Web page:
Electric rates focus for Malden residents and city leaders - KAIT-Jonesboro, AR-News, weather, sports

Electric rates focus for Malden residents and city leaders

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The city administrator says the city wants to let people know they are working on a plan to lower rates. The city administrator says the city wants to let people know they are working on a plan to lower rates.
Last month Amon paid $591 for his home. Last month Amon paid $591 for his home.
City Administrator Ted Bellers says the city knows people are hurting. City Administrator Ted Bellers says the city knows people are hurting.

MALDEN, MO (KFVS) - What's behind what residents call outrageous electric bills in Malden? People say nothing has changed on their end, yet bills have gone up by the hundreds in just a few years.

"We have had a tremendous increase and there's no stopping it," said John Amon.

Amon is one of many Malden residents who don't understand why his electric bill is so high.

"I talked to people from the coffee shop on out all suffering big bills ways bigger than we have ever seen," said Amon. "Some people say they can't afford their medications. Mine has gone up by the hundreds and I don't know what else to do."

Last month Amon paid $591 for his home.  

"I personally have done all I can to insulate my house, and bottom line I don't know what an individual could do," said Amon. "We're all concerned. I worry the city has taken on too much."

City Administrator Ted Bellers says the city knows people are hurting.

"When we lose industry we lose sales it does hit us all," said Bellers.

Bellers says to fully understand today's high rates you have to go back more than five years.  

That's when Malden bought electricity from an Arkansas company, Plum Point, largely because they were expecting Federal Mogul, a big electric customer to help foot the bill. However, Federal Mogul ended up pulling out of town in 2007.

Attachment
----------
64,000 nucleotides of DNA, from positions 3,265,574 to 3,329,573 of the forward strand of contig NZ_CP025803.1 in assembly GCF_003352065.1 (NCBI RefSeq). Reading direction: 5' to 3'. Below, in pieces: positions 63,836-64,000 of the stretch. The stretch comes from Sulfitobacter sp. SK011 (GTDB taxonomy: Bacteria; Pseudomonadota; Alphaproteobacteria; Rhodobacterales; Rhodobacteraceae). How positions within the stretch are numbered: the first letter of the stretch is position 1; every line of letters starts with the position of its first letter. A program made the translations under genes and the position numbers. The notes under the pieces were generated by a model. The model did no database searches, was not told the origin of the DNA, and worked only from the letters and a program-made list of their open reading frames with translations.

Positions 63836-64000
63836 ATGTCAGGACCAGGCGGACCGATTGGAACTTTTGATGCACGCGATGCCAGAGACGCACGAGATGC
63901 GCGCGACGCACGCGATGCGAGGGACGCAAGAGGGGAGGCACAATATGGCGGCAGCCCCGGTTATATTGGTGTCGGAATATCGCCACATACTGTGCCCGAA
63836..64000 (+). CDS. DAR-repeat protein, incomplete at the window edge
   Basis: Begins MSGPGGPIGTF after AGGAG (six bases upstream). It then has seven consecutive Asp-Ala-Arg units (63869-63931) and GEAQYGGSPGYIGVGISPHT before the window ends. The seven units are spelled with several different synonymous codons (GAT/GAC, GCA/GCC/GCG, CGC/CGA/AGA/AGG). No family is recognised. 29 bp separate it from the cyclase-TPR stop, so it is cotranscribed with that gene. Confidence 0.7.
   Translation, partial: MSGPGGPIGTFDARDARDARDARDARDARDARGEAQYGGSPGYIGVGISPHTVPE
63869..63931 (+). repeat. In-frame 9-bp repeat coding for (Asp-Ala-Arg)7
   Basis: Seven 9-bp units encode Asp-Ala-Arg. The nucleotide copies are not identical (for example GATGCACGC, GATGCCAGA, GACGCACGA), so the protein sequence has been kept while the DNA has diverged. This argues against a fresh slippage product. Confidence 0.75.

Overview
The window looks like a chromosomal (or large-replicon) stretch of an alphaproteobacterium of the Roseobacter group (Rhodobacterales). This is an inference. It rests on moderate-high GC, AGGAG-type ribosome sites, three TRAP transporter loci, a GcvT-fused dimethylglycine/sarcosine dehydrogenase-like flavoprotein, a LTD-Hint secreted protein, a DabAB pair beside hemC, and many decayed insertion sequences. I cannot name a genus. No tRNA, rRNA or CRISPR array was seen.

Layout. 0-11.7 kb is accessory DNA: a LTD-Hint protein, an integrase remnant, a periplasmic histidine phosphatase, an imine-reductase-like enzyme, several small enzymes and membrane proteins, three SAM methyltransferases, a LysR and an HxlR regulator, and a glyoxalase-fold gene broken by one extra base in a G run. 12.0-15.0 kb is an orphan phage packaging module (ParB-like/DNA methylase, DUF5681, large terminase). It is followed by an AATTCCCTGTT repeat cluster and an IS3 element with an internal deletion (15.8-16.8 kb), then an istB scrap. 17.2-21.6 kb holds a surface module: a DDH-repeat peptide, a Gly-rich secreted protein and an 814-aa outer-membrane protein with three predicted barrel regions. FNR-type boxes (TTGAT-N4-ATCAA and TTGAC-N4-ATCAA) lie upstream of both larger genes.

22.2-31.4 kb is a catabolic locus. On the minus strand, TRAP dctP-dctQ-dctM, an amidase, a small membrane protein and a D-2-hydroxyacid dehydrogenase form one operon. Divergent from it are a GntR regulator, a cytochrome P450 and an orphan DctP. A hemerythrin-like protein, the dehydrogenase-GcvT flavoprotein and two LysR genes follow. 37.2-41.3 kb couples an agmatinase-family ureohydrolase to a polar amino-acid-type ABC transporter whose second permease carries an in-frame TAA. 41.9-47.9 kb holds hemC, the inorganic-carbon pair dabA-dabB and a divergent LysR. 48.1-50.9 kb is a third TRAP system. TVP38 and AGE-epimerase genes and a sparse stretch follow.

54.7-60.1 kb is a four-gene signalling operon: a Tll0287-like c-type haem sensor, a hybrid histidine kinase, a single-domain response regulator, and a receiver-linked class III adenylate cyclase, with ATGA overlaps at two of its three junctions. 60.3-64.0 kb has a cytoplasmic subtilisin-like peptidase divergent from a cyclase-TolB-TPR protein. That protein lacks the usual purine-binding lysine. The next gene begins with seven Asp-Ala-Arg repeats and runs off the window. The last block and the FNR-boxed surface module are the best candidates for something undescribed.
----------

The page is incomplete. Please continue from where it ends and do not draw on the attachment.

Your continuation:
"It's like having a house that's too big," said Bellers. "You have to pay for the whole house. When you lose this industry it impacts the whole town economically because the sale of that energy is no longer there to be made and people have to pay that. We are trying to sell part of our capacity now."

Bellers says the city wants to let people know they are working on a plan to lower rates. That plan would mean finding another city in Arkansas to take on part of the use of Plum Point. If that happens it would eventually lower rates 17 percent by 2014. Bellers says within the next few months a deal should be finalized.

"It's a really complicated problem without an easy fix," said Bellers. "The drought also makes it hard because the hydro power we buy isn't available. There's lots of factors."

Residents should see some relief soon because a capital improvements tax left over from the 2009 ice storm is soon going away. That should lessen bills by about 7 to 8 percent.

City leaders invite the public to the board meeting at the utility office Tuesday at 5 p.m. if they have questions.

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